Just because Larrie Londin lives in Nashville, doesn't mean he's a country drummer. Oh, he doesn't mind being considered a country drummer, but he minds being looked upon as just a country drummer.
In America, the 1960s were a time when the jazz age made a sincere, although tentative, attempt to establish relations with the up-and-coming members of the R&B and rock generations.
Mr. Frantz had good reason to be feeling positive as we sat down to talk in the lounge of San Francisco's Miyako Hotel. Talking Heads, armed with a new record titled Speaking In Tongues, had just broken West Coast attendance records previously held by Barry Manilow.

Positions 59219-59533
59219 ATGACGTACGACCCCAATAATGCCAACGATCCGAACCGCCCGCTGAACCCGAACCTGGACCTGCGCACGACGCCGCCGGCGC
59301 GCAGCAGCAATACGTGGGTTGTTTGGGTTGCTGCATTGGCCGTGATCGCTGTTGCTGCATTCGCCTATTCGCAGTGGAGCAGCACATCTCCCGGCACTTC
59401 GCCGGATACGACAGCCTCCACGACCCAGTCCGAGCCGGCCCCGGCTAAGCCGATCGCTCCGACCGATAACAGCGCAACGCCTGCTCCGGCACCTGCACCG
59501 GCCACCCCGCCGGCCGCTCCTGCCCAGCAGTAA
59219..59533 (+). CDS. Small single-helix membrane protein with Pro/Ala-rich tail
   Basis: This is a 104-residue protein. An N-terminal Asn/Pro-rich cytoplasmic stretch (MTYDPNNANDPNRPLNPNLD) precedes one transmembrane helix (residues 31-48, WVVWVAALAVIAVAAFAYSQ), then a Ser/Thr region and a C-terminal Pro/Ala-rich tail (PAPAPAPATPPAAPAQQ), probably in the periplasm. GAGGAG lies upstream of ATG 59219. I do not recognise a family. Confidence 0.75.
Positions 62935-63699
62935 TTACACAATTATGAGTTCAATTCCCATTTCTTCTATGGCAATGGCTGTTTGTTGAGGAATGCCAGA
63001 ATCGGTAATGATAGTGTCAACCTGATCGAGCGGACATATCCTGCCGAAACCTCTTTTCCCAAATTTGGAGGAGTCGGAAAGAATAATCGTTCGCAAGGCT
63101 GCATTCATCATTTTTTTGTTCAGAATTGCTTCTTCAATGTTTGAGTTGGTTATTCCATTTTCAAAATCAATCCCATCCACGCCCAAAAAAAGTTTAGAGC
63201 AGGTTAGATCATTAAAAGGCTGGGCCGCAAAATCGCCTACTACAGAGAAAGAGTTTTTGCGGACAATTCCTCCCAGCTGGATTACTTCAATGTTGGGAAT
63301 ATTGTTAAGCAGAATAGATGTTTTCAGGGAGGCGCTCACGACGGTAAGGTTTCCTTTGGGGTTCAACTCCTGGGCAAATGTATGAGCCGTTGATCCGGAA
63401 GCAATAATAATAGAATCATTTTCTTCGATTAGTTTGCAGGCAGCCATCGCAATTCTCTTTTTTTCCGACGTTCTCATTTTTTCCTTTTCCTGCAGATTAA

After meeting and interviewing Keith Copeland, there's one word that seems to represent his overall approach to drums: tradition. My dictionary has three definitions for that word.
For starters, Frankie Banali looks like a heavy metal rock drummer. His long, shaggy and curly black hair coupled with a face of innocence turned sour seems just right for one who pounds the beat for an outfit such as Quiet Riot. At the time of this interview, Banali claimed he could count the number of times on one hand he had spoken at length with a journalist.